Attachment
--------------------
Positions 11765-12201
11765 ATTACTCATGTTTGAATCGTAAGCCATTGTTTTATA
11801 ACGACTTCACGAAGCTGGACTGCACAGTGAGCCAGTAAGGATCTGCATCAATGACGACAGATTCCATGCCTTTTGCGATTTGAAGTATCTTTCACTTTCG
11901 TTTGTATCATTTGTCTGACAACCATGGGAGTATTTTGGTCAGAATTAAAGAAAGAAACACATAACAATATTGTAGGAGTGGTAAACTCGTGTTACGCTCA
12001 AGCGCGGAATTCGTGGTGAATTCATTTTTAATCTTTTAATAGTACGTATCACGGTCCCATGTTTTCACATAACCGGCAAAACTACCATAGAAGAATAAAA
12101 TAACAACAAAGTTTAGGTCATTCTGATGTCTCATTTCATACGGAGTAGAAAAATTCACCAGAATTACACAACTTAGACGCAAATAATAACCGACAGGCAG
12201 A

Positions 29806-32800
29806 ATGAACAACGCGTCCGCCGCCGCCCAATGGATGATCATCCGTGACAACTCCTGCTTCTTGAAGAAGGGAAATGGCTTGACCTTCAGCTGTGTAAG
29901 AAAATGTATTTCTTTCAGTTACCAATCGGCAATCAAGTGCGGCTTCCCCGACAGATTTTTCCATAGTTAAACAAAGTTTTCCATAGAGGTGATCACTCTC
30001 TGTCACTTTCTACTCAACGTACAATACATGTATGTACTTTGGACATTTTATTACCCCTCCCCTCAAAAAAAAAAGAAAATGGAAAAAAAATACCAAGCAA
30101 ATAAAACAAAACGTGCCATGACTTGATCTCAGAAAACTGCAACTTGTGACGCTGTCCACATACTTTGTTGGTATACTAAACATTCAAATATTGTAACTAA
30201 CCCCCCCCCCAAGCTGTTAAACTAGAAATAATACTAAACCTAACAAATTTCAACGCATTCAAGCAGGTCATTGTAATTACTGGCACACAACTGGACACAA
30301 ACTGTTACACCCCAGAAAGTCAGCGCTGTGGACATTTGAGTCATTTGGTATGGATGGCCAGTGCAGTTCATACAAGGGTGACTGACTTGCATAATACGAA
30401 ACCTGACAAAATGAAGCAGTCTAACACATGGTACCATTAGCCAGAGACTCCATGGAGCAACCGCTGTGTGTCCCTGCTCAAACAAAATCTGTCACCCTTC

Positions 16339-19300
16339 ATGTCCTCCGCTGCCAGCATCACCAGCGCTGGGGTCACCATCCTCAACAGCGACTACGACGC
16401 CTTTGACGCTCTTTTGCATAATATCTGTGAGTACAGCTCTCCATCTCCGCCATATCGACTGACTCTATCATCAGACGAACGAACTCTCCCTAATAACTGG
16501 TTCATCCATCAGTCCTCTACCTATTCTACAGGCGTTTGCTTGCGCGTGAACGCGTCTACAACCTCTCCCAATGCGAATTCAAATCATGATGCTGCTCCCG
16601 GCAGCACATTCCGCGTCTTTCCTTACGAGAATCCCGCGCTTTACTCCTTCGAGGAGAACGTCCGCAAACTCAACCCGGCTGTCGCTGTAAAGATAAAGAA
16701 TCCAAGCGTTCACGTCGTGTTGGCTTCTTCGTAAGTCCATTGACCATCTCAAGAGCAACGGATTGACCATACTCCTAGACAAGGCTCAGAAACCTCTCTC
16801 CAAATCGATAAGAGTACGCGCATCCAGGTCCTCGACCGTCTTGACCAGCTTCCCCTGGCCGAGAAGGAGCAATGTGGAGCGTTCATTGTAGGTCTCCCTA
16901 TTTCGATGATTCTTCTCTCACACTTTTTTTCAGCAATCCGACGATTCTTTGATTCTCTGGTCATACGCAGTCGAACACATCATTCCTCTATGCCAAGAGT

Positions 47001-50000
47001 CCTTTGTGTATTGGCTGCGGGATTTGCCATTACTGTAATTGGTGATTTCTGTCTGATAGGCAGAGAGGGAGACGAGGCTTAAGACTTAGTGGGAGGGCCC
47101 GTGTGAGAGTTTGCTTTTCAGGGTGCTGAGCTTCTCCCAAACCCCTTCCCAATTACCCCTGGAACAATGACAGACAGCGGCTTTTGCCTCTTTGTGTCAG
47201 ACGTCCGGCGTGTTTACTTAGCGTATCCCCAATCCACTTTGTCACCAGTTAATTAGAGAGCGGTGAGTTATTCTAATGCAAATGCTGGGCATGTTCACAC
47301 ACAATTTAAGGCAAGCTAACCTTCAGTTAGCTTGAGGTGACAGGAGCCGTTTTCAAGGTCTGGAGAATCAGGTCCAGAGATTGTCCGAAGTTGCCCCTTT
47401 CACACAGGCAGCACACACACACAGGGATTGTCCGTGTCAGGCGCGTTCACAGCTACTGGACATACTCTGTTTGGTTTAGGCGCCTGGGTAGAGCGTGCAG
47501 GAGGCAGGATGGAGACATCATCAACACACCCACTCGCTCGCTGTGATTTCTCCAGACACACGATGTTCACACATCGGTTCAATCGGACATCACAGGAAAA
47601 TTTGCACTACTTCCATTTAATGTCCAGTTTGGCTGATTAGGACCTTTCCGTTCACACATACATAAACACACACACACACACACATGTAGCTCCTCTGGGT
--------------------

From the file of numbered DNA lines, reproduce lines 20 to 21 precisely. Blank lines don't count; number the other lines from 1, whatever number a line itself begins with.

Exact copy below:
16601 GCAGCACATTCCGCGTCTTTCCTTACGAGAATCCCGCGCTTTACTCCTTCGAGGAGAACGTCCGCAAACTCAACCCGGCTGTCGCTGTAAAGATAAAGAA
16701 TCCAAGCGTTCACGTCGTGTTGGCTTCTTCGTAAGTCCATTGACCATCTCAAGAGCAACGGATTGACCATACTCCTAGACAAGGCTCAGAAACCTCTCTC